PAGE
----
Doyle also points out that RWE provides an important option for closing the information gap between what’s been studied in the trial environment and what is happening in real-world prescribing situations, particularly with regard to the health-economic impact of competing treatment options. “Oncology is leading the charge with regard to RWD/RWE studies because of the overarching budget impact in terms of both the size of the population and the high cost of therapy,” he says.
“Retrospective studies have been carried out for a long time, but there are numerous opportunities to collect and study valuable RWD from multiple sources and create actionable, data-driven RWE from it,” adds Nicholas Robert, MD, chief medical officer for Ontada, McKesson’s oncology RWD and evidence business. “But it is challenging because inconsistent data quality remains a big concern that can undermine the evidentiary value of the findings.”
When extracting data from an EHR system, there needs to be a serious, detailed process to verify that the collected data is correct if it is to have any value. Even more challenging are the requirements to collect and use unstructured data from progress notes, pathology data, medical imaging, and more. “Consistent guidelines and common templates must be used to extract relevant data from unstructured sources in order to ensure uniformity and reproducibility of the results,” says Robert.
“In recent years, regulators have come to appreciate the ability of RWE to complement—not replace—clinical trial data,” adds Doyle. “But we still need to do more work collectively to close that gap and to improve generalizability of the available data by better representing diverse populations in their communities by incorporating SDOH.”
Harris believes that within the oncology setting, it’s not fair to randomize patients to receive the standard of care plus placebo, or the standard of care plus the investigational drug to prove that the drug being evaluated works. “As an alternative, we can create RWE studies to develop synthetic control arms to study existing data on patients who have already been on the standard of care alone (as a virtual alternative to an actual trial arm that would study the standard of care plus placebo), to augment the clinical trials that focus on giving trial participants the standard of care plus the investigational therapy,” she explains, noting that the FDA has been increasingly receptive to this approach.
Such external control arms provide another mechanism for addressing the diversity shortcomings of today’s clinical trials by allowing outcomes to be assessed in specific patient sub-populations that were not enrolled in the original trial, adds Feinberg of Cardinal Health.
Robert notes that RWE studies have yielded first-line approvals from FDA, approvals for additional indications for an existing therapy, approved label changes related to dosing regimen, and independent confirmation of clinical trials. In fact, over the past decade, RWE has been used in the new approval or expanded use of existing drugs 31 times, including 11 drugs in 2021, according to IQVIA,5 signaling growing receptivity at FDA. Synthetic control arms have also been used to approve six drugs over the past six years (not all in oncology), based on data from registries, EHR systems, or literature reviews.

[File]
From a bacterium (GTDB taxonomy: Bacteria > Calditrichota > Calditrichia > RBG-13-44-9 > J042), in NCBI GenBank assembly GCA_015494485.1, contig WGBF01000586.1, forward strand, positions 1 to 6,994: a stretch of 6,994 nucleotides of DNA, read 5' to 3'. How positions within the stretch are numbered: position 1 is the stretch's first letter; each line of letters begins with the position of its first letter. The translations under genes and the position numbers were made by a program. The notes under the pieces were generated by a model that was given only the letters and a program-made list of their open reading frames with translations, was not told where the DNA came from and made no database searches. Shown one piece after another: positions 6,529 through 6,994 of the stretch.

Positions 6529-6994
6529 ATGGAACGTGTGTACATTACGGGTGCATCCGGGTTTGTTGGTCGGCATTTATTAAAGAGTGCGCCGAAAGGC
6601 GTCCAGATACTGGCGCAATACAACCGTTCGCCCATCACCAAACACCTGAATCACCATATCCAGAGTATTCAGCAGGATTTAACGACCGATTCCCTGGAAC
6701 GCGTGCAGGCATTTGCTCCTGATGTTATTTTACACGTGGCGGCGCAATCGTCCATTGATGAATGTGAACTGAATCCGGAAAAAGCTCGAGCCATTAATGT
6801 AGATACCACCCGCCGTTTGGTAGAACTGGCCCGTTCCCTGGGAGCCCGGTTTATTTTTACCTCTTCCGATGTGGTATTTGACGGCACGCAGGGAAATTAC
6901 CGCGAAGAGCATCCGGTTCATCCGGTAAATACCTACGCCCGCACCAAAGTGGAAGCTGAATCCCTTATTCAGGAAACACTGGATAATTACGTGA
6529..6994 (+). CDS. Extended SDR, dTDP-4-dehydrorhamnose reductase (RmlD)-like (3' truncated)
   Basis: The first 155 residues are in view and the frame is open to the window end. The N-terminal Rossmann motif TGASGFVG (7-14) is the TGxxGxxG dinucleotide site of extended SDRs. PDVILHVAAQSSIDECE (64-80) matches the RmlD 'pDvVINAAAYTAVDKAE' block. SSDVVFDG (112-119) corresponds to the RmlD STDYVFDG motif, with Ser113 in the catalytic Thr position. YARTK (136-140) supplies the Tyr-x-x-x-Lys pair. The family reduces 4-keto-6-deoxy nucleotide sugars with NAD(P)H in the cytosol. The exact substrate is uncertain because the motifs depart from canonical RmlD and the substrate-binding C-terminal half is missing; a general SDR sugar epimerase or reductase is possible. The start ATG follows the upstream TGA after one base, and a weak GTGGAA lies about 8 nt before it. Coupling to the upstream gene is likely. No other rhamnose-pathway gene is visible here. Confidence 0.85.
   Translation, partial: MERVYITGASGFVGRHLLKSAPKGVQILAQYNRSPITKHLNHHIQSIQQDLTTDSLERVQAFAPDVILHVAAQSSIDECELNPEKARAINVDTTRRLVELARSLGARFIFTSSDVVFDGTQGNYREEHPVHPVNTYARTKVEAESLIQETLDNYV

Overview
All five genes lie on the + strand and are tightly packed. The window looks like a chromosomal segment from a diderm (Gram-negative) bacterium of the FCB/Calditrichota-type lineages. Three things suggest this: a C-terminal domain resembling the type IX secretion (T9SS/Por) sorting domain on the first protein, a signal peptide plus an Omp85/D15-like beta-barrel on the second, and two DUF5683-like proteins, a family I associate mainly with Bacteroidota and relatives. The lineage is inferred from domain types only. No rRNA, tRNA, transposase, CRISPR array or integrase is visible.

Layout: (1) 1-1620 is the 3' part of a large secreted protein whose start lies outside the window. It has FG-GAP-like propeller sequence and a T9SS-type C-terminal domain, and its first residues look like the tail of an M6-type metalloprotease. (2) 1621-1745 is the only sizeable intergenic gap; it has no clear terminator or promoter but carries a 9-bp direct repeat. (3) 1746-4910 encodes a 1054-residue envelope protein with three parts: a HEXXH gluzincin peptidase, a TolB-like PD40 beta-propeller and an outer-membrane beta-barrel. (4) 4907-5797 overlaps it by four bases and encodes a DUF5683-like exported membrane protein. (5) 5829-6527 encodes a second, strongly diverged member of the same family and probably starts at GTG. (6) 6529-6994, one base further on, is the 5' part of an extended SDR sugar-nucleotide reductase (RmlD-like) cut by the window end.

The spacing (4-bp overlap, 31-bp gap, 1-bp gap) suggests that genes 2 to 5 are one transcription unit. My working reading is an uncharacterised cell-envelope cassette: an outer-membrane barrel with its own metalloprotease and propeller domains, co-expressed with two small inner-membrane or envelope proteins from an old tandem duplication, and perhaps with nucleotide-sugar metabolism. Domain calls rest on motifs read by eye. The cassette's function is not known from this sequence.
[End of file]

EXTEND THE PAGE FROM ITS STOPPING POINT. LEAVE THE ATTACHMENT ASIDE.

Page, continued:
There are also exciting inroads being made in the way AI and ML can be used to derive RWE insights from RWD in oncology, particularly to address patient adherence challenges, notes Singh of Axtria. In a recent example, Axtria conducted a deep analysis using these technologies to help determine the probability of whether chronic lymphocytic leukemia (CLL) patients would continue or stop taking their specific targeted therapy over a longer-term based on the impact of the comorbidities they had. “We used a number of advanced data-analytics and machine-learning techniques that helped us identify the most important factors that could be attributed to a patient’s discontinuation of their therapy,” explains Singh. “These types of analyses could help enhance communications from drugmakers to physicians, to help them take effective steps to manage a patient’s disease burden.”
Another use of AI and ML-based analytics has been to design studies that can identify patient pools that are most eligible for a promising new cancer therapy when the product is launched on the market. “Such an application of advanced data-analytics techniques involves identifying ‘look-alike’ patients based on key patient behaviors and patient-history, medical-journey patterns that then assigns an ‘importance’ score to these factors,” says Singh. “Such insights can help to pinpoint the best opportunities for drugmakers to educate and communicate with healthcare providers, and create precise field force-detailing plans about the therapy, based on the probability of patient adoption.”
IQVIA forecasts that more than $300 billion will be spent on cancer medicines in 2026. “When we look back periodically and reflect on what was in the pipeline, what’s come out of the pipeline, and the uptake of the new drugs and improvements, we can see what a remarkable journey we’re on, and the scientific advances will keep that progress moving forward for at least the next decade,” says Aitken.
1. The Global Use of Medicines 2022—Outlook to 2026, Published December 2021, IQVIA Institute for Human Data Science; https://www.iqvia.com/insights/the-iqvia-institute/reports/the-global-use-of-medicines-2022
2. Global Trends in R&D 2022—Overview Through 2021, Published in February 2022, IQVIA Institute for Human Health Data; https://www.iqvia.com/insights/the-iqvia-institute/reports/global-trends-in-r-and-d-2022
5. IQVIA Global Trends Report, p. 13.
6. Global Oncology Trends 2021—Outlook to 2025, IQVIA Institute for Human Data Science, Published in June 2021; https://www.iqvia.com/insights/the-iqvia-institute/reports/global-oncology-trends-2021